Church of the Holy Rude
One of Scotland’s most important medieval churches, dating from 1456. The church is cruciform in plan and has a dominating tower at its western end. Impressive interior with stained glass windows of particular note. There is an inscription on the floor in the apse, which marks the place where King James VI King of Scots was crowned in 1567.
Sunday Service, 11am, alternating between The Church of the Holy Rude and Viewfield Erskine Church - check the website for information
"It was the Church which provided such education as was then available; she cared for the poor, the sick and the unhappy; the stranger and the outcast, the refugee from violence or from the cruel penal code of the times."
"We are working to rediscover something of all that - working together in partnership for the common-weal of all the people." Rev. Morris Coull
The Church of the Holy Rude is the second oldest building in Stirling after the castle and dates it's existence back to the reign of David 1 (1124 - 1153) as the parish church of Stirling.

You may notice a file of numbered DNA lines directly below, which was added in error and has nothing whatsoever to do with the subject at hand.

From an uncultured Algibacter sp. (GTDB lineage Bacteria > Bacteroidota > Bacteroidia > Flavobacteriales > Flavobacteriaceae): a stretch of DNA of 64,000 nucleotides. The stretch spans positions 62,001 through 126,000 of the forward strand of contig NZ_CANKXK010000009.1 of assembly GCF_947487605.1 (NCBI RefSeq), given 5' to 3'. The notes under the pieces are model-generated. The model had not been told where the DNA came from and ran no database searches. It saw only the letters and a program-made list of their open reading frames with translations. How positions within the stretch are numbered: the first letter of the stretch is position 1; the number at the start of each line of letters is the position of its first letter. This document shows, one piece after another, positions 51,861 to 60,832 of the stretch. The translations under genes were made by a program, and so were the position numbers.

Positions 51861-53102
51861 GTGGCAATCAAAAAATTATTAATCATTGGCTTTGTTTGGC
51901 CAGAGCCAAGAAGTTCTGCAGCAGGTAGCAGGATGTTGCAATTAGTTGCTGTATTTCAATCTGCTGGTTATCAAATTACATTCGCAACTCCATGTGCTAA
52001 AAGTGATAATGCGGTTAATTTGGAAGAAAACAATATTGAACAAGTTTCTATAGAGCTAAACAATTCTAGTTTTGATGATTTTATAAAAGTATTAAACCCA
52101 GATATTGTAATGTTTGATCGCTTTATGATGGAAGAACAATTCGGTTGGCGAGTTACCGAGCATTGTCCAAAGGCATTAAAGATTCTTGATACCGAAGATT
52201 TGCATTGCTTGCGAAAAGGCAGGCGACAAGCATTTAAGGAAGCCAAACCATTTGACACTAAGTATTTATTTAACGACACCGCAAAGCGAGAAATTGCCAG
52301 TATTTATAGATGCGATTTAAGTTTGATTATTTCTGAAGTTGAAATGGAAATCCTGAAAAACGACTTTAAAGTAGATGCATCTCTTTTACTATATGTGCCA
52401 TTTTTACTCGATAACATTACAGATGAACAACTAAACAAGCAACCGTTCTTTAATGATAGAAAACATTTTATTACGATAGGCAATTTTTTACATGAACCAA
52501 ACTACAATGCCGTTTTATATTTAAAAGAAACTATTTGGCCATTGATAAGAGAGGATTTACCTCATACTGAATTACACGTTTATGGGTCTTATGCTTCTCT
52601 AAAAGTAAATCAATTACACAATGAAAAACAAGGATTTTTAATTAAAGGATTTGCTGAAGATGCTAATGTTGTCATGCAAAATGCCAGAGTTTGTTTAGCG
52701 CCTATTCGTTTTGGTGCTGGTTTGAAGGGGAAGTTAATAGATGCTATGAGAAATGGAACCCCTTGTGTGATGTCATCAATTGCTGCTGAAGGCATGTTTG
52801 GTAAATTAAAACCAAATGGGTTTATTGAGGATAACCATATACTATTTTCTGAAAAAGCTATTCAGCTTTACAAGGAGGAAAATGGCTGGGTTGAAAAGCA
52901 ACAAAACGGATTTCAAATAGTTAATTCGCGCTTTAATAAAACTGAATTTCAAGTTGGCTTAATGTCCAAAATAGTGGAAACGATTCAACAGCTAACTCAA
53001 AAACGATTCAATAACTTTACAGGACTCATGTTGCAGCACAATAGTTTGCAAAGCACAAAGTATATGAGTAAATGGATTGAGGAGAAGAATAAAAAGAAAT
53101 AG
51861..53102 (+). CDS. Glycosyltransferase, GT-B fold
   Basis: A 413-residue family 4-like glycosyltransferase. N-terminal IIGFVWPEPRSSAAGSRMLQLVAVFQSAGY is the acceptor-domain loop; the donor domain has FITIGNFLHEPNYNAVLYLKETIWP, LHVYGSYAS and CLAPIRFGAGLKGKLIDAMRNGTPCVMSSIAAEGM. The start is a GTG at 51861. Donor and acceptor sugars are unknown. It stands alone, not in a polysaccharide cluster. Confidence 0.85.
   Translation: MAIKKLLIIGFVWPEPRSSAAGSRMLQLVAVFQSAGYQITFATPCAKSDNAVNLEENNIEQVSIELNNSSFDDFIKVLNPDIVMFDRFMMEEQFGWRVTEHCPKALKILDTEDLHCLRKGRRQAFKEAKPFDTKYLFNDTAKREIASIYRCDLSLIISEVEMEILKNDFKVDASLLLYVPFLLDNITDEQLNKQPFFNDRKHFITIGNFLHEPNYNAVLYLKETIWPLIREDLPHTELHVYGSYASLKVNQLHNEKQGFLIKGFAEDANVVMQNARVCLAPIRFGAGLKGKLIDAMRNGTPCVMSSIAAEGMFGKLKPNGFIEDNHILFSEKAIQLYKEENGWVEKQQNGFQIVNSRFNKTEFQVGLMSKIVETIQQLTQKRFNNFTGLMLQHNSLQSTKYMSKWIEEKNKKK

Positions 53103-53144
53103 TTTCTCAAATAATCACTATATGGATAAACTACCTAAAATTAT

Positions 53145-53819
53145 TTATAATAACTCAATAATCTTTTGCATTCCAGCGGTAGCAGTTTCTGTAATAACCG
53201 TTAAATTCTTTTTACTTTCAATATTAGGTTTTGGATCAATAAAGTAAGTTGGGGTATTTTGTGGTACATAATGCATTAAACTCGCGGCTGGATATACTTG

Because of its close links with the castle, the church always had the close support and patronage of the Stuart kings, especially in the 15th, 16th and early 17th centuries, and is reputed to be the only church in the United Kingdom other than Westminster Abbey to have held a coronation and still be a living church today.
The coronation of James VI (1567 - 1625) is an important part of the history of the nation of Scotland, of the United Kingdom and of the Reformation.
On the 24 May 1997, Her Majesty the Queen was present in the Church of the Holy Rude to witness a re-enactment of the coronation of her ancestor, and to unveil a commemorative inscription to mark the event.
Recently and extensively renovated, and now with an improved information service for visitors, the Church of the Holy Rude, a significant and living church, tells the story of a proud 800-year existence, playing its part in the growth of Stirling.
Tom Macdougall, SESSION CLERK
Minister, Church of the Holy Rude